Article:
Tuesday, August 19, 2008

Beinjing Pollution? -- Cape Town

So Beijing has a lot of pollution... I believe it's pretty bad... but Cape Town's is pretty bad too if there is no wind blowing it all around.

That part there you can almost see... that is Table Mountain. There is a whole lot of mountain that you cannot see in the picture.

If you look carefully at this picture, you can see a mountain range (Stellenbosch's surroundings) on the right of the image... There is also, if you zoom about 300% onto the middle of the image, you'll be able to see a hint of it still there... but to the left of it it's totally obscured.

Cape Town is set to host quite a lot of games of the 2010 Fifa World Cup here, and if the Olympic committees had issues there, similar issues could be raised here.

We in Cape Town also need to get our act together in terms of pollution.

Monday, August 18, 2008

Card shark

My cousin tossed this card about 5m across the room (missing his target by about 50cm) only to have it peg into the banana. Pretty sweetly too. I found it a little bit frightning and visions of bullseye in daredevil came to mind, but cool enough to share.
Yes... We ate the banana afterwards.

Friday, August 08, 2008


When I drove to work this morning, I was driving behind a guy with a bakkie, with 2 dogs in the back. They were loving it. I know that Gary Larson in his Farside comics often thinks about what it would be like in our world had dogs (or cows, or flies, or other animals) been just like us --- almost.

Anyway, what fascinated me was (as dogs always do) how they wanted to keep their faces in the "wind". I suspect it has something to do with the wind otherwise bothering them in their ears, but maybe it just gives them a sense of freedom.

Another thing that fascinated me, is the fact that dogs, even though they do not really invent new technologies like cars, understand quite in real terms, the implications of these technologies. They know not to run in front of the car, or not to jump off the car while it's moving.

The last thing that fascinated me, is the interspecies relationships. Dogs and cats interact. Birds and hippo's have sybiotic relationships. But is there really times in the wild where species interact to such a way that we can really call it friendships? Interspecie relationships thus far is extremely rare... So two thumbs up for everyone of us with an interspecie relationship! :-)

Thursday, August 07, 2008

What linux *must* change

I don't want this to be a tech blog, and it will never be... Anyway...

I've been an advanced computer user (programming, modifying, etc) for more than 20 years now. I've worked on Apple II, DOS (from 3.0-the end), several Windowses (95,98,2000,NT,XP,Vista), and several linux distros (Ubuntu, Kubuntu, Red Hat, Gentoo). And there is this part on it that totally gets me confused and not wanting to explore...


Hello? Can't we use a "little" more descriptive names?

/bin Ok, so by now I know this is binaries... but which binaries? I'll tell you one thing... ALL the binaries are not there. (Also please note... not a recycle bin - shouldn't be "emptied".)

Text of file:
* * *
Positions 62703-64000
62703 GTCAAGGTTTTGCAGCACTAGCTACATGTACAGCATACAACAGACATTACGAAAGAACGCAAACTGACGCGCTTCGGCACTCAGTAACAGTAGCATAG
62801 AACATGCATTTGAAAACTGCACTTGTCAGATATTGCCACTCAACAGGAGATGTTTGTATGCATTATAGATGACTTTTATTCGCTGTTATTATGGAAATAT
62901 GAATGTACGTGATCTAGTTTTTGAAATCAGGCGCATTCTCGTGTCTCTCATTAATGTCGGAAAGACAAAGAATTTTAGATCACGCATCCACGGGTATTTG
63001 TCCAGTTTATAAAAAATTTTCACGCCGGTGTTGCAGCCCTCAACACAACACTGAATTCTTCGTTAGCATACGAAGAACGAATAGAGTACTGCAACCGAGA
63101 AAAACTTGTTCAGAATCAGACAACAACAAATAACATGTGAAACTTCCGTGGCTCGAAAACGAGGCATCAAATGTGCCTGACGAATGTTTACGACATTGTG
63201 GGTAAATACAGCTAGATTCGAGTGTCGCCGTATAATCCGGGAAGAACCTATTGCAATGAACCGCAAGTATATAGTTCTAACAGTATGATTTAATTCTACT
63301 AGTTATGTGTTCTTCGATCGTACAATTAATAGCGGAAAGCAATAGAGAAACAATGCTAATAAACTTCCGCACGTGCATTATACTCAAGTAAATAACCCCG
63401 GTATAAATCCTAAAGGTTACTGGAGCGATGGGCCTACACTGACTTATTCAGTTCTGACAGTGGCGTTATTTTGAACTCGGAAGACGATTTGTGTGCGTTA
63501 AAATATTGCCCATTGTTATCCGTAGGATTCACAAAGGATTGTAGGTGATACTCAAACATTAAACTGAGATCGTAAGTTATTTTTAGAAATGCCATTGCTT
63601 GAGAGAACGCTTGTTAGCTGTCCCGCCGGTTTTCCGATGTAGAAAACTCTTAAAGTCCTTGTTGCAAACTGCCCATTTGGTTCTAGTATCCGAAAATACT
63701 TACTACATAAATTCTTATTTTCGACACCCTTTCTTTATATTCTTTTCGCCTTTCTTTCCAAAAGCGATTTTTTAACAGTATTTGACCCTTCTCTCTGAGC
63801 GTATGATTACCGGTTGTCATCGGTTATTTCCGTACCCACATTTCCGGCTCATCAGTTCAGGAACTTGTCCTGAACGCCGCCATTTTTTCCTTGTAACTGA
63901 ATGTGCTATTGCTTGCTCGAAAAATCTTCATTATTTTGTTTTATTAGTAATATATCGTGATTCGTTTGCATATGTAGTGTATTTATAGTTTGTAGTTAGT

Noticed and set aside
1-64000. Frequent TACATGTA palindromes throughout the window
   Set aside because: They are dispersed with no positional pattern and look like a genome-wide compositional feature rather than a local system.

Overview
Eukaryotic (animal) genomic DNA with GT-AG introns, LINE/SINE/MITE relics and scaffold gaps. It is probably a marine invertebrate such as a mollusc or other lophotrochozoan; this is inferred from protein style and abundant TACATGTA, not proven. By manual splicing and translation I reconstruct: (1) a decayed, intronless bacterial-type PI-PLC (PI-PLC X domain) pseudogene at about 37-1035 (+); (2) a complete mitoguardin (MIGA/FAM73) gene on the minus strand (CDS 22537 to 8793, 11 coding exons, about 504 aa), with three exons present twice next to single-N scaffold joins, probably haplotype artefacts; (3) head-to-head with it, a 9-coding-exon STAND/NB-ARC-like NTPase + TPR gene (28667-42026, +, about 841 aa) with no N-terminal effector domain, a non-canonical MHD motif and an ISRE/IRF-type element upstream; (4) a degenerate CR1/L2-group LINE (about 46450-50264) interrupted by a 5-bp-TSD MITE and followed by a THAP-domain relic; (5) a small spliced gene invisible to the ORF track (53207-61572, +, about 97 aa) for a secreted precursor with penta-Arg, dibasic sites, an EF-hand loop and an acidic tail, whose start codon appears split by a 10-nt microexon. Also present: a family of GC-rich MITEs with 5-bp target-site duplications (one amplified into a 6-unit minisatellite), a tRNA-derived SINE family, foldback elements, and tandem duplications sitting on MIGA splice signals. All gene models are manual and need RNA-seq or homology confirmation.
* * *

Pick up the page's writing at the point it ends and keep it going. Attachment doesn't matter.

/boot is good. Like it keep it.
/cdrom... well, it's good enough on it's own... almost like D:\
/dev devices maybe? This isn't perhaps the development libraries? (I'm trying to convey a point...)
/etc well, this is where it all started. What is /etc? What's the difference between that and /usr... and /usr and /home? I've tried to explore it, but it's got about 2 gizillion "files" in it... Windows has "Program files" where the space messed everything up for the first 2 or three years... but one thing I can say is that it's descriptive.
/home I know now. It's good, and can stay. But what is /usr then?
/initrd I have no idea. Something with initialization. But it's not part of /boot.
/lib This I know is libraries. Thinking of it as a literal library may make it easier to accept the total levels of chaos in there... (sorted chaos, but to the untrained eye, it is chaos) *phew* and don't get me started with the cryptic library names.
/lost+found Well, at least it's descriptive. I have no idea how to use it... or what even goes in there. But it's descriptive.
/media This makes sense, and wasn't there years ago. It's a good addition. And in a way makes /cdrom unneccasary.
/mnt GRRRR... I know now (ok for about 12years now) what is a "mounted" device. But we have media now thank you... /mnt or /media... why both?
/opt I dunno... I think it's new from the old days, and I assume it's options. Why doesn't it then go into /home?
/proc Again... No idea. Procedures? Processes? No idea, never visited there.
/root Okay... I know what / is... /root? I assume it's root's /home folder?
/sbin ... Uhmmm /bin is binaries... sbin? No idea.
/srv This one is new to Hardy. I assume it's server stuff. Dunno, don't care.
/sys *sigh* what is in here? Must be "system" stuff... but what isn't covered in /dev /opt /proc /boot /initrd?
/tmp Now here's one I can identify and understand. We don't even need an "e" because the data is so temporary we don't have time for the "e". So /tmp can stay, I'll be forever grateful.
/usr Well... see the comments on /home and /etc
/var No idea... Variables?

A fresh windows (vista, XP, etc... /etc?) install has about 5-8 "folders" in the root. It "hides" all the stuff that I don't want to know about. And it all looks clean and understandable.

Please Mr. Shuttleworth or Mr. Torvalds, please, please can we make this part a bit easier?